In this case, the Yukon Supreme Court determined that the Crown
breached its duty to consult the White River First Nation (First
Nation) by failing to give the First Nation an opportunity to
respond to the Crown's decision to reject a recommendation that
a mining project not proceed due to impacts on a caribou herd.
Tarsis Resources Ltd. (Tarsis), an early stage exploration
company, applied for a five-year Class III Mining Land Use Approval
Permit for the White River– Quartz Exploration Project in the
Yukon. Tarsis' proposed activities under the permit included
the use of heavy machinery, drilling, clearing, trenching, and
ongoing reclamation and decommissioning activities.
Under the Yukon Environmental and Socio-Economic Assessment
Act (Act), the proposed exploration activities were required
to undergo an environmental assessment (Assessment). The Assessment
in this case — a comprehensive 79-page document —
recommended that the project not be permitted to proceed as it
would have significant adverse effects on wildlife, wildlife
habitat, and traditional land use and culture that could not be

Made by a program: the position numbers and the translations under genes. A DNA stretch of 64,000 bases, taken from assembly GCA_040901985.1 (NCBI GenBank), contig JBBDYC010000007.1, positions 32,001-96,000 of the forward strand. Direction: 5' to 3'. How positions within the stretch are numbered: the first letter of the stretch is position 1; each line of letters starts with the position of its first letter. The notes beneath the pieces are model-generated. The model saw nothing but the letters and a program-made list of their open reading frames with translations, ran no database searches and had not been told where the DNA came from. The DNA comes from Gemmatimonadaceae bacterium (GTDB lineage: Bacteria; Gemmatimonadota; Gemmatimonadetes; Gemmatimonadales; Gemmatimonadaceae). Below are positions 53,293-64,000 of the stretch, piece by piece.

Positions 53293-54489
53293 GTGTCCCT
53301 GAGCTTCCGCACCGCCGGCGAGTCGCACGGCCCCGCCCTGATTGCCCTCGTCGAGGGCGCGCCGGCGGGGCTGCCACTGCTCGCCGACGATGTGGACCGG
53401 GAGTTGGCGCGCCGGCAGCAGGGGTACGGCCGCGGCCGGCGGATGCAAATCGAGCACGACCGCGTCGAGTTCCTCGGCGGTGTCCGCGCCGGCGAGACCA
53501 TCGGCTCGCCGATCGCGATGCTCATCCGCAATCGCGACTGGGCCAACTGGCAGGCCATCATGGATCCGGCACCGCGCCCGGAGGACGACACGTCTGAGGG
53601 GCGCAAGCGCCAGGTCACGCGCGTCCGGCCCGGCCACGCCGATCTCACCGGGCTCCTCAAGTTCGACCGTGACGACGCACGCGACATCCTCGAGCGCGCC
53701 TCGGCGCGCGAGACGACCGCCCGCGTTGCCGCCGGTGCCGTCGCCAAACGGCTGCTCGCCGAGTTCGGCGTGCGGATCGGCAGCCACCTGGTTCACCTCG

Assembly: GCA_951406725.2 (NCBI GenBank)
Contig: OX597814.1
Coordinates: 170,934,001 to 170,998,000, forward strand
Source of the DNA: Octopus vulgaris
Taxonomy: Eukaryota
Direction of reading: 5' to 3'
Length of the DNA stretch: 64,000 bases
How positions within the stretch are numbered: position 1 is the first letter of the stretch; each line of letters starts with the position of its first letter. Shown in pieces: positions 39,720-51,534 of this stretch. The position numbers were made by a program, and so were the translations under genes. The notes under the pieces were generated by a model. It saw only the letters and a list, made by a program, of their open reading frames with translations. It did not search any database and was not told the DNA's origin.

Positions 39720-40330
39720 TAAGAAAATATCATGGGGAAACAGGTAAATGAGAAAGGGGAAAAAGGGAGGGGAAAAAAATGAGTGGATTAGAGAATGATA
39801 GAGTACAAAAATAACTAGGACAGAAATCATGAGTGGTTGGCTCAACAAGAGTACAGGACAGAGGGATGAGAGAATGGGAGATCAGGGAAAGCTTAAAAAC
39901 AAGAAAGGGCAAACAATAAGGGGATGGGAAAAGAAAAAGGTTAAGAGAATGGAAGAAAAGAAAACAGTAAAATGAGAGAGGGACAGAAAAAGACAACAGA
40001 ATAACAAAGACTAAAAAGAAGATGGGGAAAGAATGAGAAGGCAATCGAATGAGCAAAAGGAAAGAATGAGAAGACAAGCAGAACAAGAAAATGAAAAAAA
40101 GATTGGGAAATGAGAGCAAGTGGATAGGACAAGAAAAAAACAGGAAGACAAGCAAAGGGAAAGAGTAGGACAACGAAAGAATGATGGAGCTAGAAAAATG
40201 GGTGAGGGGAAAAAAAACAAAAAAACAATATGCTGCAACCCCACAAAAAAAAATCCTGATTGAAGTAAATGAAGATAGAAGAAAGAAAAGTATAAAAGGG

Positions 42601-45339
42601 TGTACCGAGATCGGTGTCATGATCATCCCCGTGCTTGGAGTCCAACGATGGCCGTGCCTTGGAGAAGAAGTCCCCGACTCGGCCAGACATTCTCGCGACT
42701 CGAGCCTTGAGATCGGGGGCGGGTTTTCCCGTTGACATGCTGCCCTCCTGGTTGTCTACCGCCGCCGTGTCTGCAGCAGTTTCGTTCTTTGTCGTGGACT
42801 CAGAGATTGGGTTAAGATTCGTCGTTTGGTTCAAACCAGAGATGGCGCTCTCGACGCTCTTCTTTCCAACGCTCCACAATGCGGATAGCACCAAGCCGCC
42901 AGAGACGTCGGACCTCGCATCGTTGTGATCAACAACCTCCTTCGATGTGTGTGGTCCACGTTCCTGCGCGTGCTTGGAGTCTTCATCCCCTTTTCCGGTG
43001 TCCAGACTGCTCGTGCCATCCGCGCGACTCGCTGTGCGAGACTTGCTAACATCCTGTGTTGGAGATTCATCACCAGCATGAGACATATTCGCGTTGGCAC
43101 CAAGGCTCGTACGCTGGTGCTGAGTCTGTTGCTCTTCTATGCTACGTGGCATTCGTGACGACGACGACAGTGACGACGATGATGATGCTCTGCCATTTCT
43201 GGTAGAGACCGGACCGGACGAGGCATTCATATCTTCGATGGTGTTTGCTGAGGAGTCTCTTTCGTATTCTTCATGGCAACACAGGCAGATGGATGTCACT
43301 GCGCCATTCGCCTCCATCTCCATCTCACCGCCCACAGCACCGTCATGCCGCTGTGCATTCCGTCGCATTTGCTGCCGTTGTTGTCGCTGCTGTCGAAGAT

mitigated. Aft er receiving the negative Assessment, the Director
of Mineral Resources (Director) recommended that Tarsis'
applications proceed to the regulatory approval stage.
The Court determined that the Director's duty to consult and
accommodate the First Nation was at the more stringent end of the
spectrum, requiring "deep consultation" because, among
other things, the Crown was contemplating a decision that was
"completely at odds" with a recommendation rendered after
an in-depth consultation process. The First Nation should have been
given the opportunity to respond to the data that was used to
reject the Assessment. Having breached the duty to consult and
accommodate, the Court quashed the Director's decision and
ordered that there be further "deep consultation."
Canada is a constitutional monarchy, a parliamentary democracy and a federation comprised of ten provinces and three territories. Canada's judiciary is independent of the legislative and executive branches of Government.
The Government of Alberta recently announced a number of policy changes that will impact the Alberta Electricity Market, composed of its generators, transmitters, distributors, retailers, electricity consumers and wholesale electricity market.
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